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I want to finish a room underneath my back balcony. Currently four concrete walls and ceiling are bare. Real cold in winter and warm in the summer. Goal would be to turn into a storage room with some temperature control.

Room 12 ft by 13 ft. Will insulate with rigid foam and batt insulation.

I'm not sure how to frame the ceiling because there are no joists to work with. Considering fastening 2x6 wood studs to create ceiling joists on the ceiling cement.

Would be interested in understanding what other options to consider.

Thanks Frank

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    Some pictures of the area you're referring to would be helpful. – JACK Oct 16 '20 at 12:16
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Install a suspended ceiling.

attach eye anchors to the masonry and use wires to suport the channel which supports the drywall

pack your batts above the channels then attach the rigid foam and the drywall using screws.

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Masonry-screw furring strips (1x3 or similar, flat) to the ceiling, screw foam to that (barely) or glue foam to that, and screw drywall through the foam to that as well (throughly). You have all the structure you could possibly need in the form of the slab - all you need is something to hold screws, unless you can find drywall screws that go into concrete, which I'm not aware of or I'd suggest using those. 2x6 framing seems utterly pointless and a waste of space.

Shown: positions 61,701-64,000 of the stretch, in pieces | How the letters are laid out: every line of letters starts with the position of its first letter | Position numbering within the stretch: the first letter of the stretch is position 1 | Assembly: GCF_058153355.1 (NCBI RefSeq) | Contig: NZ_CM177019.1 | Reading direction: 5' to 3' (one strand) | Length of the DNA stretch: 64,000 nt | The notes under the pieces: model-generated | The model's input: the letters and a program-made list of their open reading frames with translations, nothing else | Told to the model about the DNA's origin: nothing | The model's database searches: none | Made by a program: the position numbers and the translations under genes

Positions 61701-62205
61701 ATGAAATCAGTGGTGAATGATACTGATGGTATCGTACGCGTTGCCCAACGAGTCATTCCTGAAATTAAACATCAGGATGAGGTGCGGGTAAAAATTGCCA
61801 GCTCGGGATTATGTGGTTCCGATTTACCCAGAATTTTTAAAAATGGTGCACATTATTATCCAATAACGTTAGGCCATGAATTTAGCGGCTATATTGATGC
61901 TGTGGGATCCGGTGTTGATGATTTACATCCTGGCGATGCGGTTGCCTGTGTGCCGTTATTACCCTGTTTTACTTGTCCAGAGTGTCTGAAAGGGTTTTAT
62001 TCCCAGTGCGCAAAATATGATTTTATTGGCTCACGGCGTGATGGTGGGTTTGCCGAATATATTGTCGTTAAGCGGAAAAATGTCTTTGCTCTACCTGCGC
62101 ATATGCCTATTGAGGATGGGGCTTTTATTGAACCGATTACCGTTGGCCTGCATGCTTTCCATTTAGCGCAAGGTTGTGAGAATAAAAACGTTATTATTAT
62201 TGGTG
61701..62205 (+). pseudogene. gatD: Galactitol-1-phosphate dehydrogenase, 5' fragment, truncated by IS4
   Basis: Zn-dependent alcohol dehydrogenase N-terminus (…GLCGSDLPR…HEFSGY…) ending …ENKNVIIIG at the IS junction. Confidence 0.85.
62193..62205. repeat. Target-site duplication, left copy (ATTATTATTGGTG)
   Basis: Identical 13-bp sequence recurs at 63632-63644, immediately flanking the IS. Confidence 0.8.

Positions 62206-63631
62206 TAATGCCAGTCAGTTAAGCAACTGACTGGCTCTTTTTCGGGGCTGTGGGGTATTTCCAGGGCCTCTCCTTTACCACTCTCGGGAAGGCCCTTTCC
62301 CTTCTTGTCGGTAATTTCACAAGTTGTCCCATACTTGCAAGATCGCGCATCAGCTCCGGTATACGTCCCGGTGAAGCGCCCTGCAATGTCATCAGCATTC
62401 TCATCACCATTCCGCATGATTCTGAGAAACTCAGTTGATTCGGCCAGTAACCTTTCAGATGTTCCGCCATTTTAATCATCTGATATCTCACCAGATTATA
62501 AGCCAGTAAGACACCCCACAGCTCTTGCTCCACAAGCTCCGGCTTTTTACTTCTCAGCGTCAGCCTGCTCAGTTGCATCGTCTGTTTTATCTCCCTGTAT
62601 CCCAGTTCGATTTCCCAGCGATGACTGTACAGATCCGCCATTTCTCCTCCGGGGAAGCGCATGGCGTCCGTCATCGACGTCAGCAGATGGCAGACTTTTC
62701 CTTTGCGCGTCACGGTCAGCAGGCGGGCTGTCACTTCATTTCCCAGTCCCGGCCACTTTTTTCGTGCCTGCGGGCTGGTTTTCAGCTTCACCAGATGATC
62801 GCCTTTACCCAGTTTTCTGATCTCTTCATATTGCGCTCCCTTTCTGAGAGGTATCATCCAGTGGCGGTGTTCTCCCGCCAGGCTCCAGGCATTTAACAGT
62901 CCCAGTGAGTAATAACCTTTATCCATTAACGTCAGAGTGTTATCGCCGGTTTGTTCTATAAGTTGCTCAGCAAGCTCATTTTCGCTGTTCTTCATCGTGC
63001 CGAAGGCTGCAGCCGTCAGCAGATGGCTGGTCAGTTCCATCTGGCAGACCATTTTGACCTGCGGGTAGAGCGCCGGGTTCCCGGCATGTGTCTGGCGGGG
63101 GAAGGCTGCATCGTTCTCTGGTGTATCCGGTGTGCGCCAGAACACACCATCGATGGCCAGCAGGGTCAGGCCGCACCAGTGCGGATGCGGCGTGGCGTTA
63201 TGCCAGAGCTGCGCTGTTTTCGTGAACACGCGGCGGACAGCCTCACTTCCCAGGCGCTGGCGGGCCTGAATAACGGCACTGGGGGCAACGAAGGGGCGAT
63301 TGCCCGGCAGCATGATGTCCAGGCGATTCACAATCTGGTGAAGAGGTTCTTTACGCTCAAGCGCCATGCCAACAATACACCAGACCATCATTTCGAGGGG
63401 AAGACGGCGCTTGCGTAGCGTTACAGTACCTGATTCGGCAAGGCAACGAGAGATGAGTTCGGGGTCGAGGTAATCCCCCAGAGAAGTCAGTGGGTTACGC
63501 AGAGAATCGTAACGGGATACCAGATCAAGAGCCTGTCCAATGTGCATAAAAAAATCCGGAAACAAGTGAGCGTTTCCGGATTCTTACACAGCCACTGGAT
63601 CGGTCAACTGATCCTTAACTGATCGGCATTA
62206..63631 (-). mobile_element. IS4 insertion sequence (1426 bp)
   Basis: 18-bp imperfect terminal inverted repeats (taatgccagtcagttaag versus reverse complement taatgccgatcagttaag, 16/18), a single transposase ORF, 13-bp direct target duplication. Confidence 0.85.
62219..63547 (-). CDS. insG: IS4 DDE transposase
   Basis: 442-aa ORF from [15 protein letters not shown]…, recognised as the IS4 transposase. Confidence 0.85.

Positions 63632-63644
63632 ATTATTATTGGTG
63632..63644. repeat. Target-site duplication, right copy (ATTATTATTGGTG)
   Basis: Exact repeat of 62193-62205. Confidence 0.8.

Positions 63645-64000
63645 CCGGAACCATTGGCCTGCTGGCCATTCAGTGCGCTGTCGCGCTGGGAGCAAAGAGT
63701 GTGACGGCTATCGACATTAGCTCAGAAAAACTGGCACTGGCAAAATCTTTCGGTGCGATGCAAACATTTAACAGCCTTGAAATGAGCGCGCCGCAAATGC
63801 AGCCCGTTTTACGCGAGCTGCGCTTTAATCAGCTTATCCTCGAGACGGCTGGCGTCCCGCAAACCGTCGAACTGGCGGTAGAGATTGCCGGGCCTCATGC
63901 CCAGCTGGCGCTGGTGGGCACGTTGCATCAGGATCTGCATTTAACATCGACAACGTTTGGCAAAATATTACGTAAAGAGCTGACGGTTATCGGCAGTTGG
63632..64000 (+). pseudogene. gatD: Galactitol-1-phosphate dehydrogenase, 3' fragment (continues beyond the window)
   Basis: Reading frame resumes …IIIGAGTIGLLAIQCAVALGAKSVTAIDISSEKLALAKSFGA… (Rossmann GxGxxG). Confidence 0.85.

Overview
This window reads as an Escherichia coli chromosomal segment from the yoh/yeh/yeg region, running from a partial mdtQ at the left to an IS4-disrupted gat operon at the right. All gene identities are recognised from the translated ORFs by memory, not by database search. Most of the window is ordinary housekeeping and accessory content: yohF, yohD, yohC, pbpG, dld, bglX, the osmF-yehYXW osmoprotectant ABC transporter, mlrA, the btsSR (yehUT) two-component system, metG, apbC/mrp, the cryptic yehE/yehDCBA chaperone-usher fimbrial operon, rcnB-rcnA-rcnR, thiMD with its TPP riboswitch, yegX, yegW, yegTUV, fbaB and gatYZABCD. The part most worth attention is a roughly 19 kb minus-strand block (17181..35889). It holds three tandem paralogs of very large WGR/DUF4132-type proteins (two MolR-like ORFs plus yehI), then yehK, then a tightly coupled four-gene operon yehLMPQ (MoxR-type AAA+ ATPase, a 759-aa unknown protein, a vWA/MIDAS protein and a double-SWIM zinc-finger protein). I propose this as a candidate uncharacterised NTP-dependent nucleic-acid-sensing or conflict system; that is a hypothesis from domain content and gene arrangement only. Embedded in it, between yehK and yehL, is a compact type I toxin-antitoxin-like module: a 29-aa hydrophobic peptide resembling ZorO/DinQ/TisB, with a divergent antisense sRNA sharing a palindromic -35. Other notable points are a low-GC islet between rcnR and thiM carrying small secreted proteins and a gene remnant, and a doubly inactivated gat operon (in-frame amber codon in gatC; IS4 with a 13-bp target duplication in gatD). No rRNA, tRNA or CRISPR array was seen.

With the right glues you might be able to do the whole thing with glue (foam to slab, drywall to foam) but I'm not confident that it's currently a reliable method, and it might be slow holding sheets up while waiting for the glue to cure, anyway.

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You could run 2x6's under the ceiling side to side by installing a ledger on either side and using joist hangers. This will be far less work than trying to attach to the ceiling, and you don't have to worry about compromising the ceiling, fasteners rated for overhead use, etc. You can use the same types of fasteners used to attach ledgers for decks to concrete walls. That will be more than adequate.

Just make sure you have a plan for moisture to escape, and use pressure treated lumber where ever it's in contact with the concrete, this might be the trickiest part of the job. Strapping under the ceiling joists might be a big help.

One thing to watch for. Pressure treated lumber is sold very wet and green and shrinks quite a bit. It would be tempting to use non-treated lumber for the ceiling joists, but I see wood in that space getting pretty damp even without direct contact with the concrete. This might be another advantage of the strapping, it will allow for some movement of the wood without messing up the drywall.

It all might be enough to make you want to install a drop ceiling - nobody installs them because they look nice, but they do make a lot of things simpler.

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